Only a tried and tested policy of cooperation between the social partners, including the experience of the Bilateral Agencies (6) and a common effort to support growth in the sector, will enable us to meet the challenge of globalisation which, especially in this sector, ‘... poses real concerns...’, as Commissioner Lamy rightly said recently.


The Industry Council of 27 November 2003 described industrial competitiveness as one of the key areas where the European Union and the Member States have active roles to play in order to meet the objectives set by the Lisbon strategy (OJ C 317 of 30.12.2003, p. 2). The textiles sector is unquestionably the most exposed at present to the deindustrialisation triggered by the new aspects of world trade.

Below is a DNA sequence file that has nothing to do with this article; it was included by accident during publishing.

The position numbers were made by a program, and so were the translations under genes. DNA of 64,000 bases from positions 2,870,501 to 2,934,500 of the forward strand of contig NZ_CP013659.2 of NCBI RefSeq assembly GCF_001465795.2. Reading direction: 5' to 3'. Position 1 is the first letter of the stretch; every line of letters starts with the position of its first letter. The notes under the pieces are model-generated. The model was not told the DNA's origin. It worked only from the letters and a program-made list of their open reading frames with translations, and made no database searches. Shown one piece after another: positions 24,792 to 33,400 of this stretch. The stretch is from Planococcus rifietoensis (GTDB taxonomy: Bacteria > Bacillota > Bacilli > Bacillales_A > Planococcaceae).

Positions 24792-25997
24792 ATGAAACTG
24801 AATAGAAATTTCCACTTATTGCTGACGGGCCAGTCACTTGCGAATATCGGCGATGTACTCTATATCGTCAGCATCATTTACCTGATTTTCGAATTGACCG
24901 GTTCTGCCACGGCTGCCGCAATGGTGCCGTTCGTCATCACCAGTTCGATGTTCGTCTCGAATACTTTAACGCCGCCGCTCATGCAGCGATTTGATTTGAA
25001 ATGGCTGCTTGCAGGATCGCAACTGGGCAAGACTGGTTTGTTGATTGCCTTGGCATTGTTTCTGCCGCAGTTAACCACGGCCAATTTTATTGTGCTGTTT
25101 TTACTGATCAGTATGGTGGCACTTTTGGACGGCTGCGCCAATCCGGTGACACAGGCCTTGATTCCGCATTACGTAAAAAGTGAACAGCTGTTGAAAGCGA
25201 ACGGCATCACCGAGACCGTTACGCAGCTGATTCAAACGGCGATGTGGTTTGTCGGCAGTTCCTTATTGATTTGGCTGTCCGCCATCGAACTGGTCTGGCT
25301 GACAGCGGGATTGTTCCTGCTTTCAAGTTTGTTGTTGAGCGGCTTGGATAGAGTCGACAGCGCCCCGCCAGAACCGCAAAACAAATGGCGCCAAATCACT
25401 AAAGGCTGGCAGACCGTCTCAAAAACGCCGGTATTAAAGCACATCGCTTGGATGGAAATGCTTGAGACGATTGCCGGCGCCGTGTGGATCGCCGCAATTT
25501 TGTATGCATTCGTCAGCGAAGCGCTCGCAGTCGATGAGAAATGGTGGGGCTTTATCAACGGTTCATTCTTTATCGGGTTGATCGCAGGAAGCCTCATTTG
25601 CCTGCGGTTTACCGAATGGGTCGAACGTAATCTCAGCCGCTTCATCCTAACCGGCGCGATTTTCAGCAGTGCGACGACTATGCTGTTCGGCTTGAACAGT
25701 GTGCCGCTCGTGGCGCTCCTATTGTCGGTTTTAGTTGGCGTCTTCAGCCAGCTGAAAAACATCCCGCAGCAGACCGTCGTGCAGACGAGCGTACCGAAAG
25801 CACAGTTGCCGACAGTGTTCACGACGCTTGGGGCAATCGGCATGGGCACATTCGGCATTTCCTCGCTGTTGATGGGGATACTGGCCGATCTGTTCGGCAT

Primarily for these reasons, the textile sector is faced with a permanent process of restructuring and modernisation, combined with a marked slow-down of economic activity, production and employment. It is however a strategic sector which continues to provide employment, especially to women. In its above-mentioned conclusions, the Council – aware of the sector's value – invites the Commission to report back by July 2004 on initiatives which might take the form of an Action Plan to support the textile sector.


The Committee believes that the Commission should, partly in the light of the points made in its communication, urgently take a fresh look at the following points:


Reviving the Doha Development Agenda negotiations, beefing up its own document (COM(2003) 734 final of 26 November 2003) in response to a number of clear signals from workers', employers' and consumers' circles (7).


Role of customs in the integrated management of external borders (8), taking on board the considerations and other suggestions set out in the Committee's opinion.